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Ian Campeau will never forget the first Electric Pow Wow night. It was 2008 and he and fellow aboriginal DJ Bear Witness had the idea to host a club event in Ottawa similar to ones held for the Korean and East Indian communities.
“We wanted to throw a party that was culturally specific to the First Nations people,” recalls Campeau, aka DJ NDN. “We started adding pow wow vocal and drumming samples to electronic dance music and people went crazy. It was obvious this was a big thing was missing in the community.”
Campeau and Bear Witness then teamed up with Dan General, aka DJ Shub, to form A Tribe Called Red and their Electric Pow Wow nights became even bigger events. Initially, their music was all mashups, mixes of styles ranging from hip-hop and house to dance hall and dubstep. But with “Electric Pow Wow Drum,” the trio created an original anthem.
“Right off the bat, it seemed like we’d hit a pretty big home run,” recalls Campeau. “(U.S. DJ and tastemaker) Diplo heard the track, loved it and started blogging about it on his Mad Decent blog. Within days of that, we were getting tweets from MTV.”
The momentum kept building. A Tribe Called Red’s self-titled debut album became a candidate for the 2012 Polaris Music Prize and was included in The Washington Post’s Top 10 albums of the year. The trio toured across North America and Europe, thrilling audiences in Edinburgh and at the World Music Expo in Greece.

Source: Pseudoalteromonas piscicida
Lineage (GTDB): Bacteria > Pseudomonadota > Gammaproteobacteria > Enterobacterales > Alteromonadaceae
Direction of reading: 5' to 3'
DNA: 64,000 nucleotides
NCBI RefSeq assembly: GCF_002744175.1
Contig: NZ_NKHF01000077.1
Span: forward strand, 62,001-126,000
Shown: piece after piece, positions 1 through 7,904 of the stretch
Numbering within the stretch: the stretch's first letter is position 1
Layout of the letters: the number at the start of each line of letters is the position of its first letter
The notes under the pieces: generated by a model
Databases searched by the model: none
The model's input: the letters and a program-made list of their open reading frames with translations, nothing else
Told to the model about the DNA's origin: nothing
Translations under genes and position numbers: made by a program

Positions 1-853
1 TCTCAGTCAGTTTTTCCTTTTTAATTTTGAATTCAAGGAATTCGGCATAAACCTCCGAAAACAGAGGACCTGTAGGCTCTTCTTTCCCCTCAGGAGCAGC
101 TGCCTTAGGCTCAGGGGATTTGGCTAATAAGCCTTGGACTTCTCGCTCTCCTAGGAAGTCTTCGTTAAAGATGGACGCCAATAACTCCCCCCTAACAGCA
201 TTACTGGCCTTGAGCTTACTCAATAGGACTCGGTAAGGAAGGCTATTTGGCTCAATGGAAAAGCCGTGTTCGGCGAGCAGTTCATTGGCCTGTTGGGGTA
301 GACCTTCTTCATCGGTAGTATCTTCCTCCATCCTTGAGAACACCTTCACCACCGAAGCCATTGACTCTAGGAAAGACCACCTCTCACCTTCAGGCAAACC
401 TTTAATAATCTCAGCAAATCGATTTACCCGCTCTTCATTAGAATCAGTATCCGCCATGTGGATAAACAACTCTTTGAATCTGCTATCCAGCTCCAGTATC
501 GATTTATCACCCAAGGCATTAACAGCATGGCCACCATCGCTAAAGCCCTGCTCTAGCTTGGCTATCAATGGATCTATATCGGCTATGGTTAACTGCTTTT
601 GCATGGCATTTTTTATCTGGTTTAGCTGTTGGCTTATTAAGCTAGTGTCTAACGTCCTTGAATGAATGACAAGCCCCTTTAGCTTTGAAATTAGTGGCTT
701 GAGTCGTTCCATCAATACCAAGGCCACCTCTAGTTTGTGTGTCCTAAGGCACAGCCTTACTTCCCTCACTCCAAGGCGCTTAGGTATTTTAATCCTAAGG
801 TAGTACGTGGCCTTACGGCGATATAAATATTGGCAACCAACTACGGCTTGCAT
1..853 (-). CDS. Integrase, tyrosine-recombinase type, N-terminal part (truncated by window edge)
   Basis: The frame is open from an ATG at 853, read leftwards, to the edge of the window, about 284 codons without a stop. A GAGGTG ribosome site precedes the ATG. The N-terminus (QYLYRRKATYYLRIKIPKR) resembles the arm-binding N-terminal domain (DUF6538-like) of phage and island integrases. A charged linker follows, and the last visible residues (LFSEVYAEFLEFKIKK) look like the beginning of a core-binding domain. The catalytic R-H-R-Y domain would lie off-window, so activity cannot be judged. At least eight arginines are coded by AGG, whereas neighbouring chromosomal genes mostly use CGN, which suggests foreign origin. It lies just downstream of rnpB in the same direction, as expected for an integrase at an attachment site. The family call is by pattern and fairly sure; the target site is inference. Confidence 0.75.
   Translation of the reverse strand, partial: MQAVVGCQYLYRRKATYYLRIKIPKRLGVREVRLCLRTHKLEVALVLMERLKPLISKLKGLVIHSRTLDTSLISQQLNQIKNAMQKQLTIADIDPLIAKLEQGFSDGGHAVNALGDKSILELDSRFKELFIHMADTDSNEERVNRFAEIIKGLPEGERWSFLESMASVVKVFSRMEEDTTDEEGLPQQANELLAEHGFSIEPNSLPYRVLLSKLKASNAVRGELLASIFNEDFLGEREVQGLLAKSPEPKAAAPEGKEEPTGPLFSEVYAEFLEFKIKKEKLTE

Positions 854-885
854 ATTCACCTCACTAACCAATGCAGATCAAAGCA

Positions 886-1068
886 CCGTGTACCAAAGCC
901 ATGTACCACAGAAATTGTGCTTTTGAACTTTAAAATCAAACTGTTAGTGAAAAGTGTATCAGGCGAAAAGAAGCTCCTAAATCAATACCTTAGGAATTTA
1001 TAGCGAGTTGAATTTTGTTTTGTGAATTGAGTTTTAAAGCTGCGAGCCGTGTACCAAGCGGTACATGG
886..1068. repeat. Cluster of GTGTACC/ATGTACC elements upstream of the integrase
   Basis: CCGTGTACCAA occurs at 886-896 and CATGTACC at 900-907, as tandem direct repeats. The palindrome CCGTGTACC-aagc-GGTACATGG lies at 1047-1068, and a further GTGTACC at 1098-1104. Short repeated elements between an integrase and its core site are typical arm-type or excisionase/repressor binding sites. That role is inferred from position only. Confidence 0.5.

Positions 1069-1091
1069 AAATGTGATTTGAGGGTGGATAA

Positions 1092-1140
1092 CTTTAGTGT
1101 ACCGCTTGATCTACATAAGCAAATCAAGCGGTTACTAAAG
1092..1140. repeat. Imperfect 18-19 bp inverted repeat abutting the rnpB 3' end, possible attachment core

With its also Polaris-nominated followup album, Nation II Nation, A Tribe Called Red has only seen its popularity grow, performing at major events like Detroit’s electronic music festival and the Montreal International Jazz Festival. Next up, the group is making an album for Pirates Blend, the label owned by Bedouin Soundclash’s Jay Malinowski, Eon Sinclair, Sekou Lumumba and their manager Dave Guenette.
Campeau says he and his bandmates are happy to be the face of the aboriginal urban youth experience. “As First Nations people, we’ve always be seen as something from the past. With this modern twist, it’s showing that we’re still here. That’s the message of our music.”
- Campeau joined a First Nations drum group at the age of 10 and the drummer of Montreal punk band the Ripchordz in his 20s.
- General is a two-time Canadian winner of the DMC Championship, the annual DJ competition hosted by Disco Mix Club.
- Bear Witness doubles as the crew’s visual artist and creates videos that take racist portrayals of indigenous North Americans and reworks them into social commentary.
Words & Music Fall 2013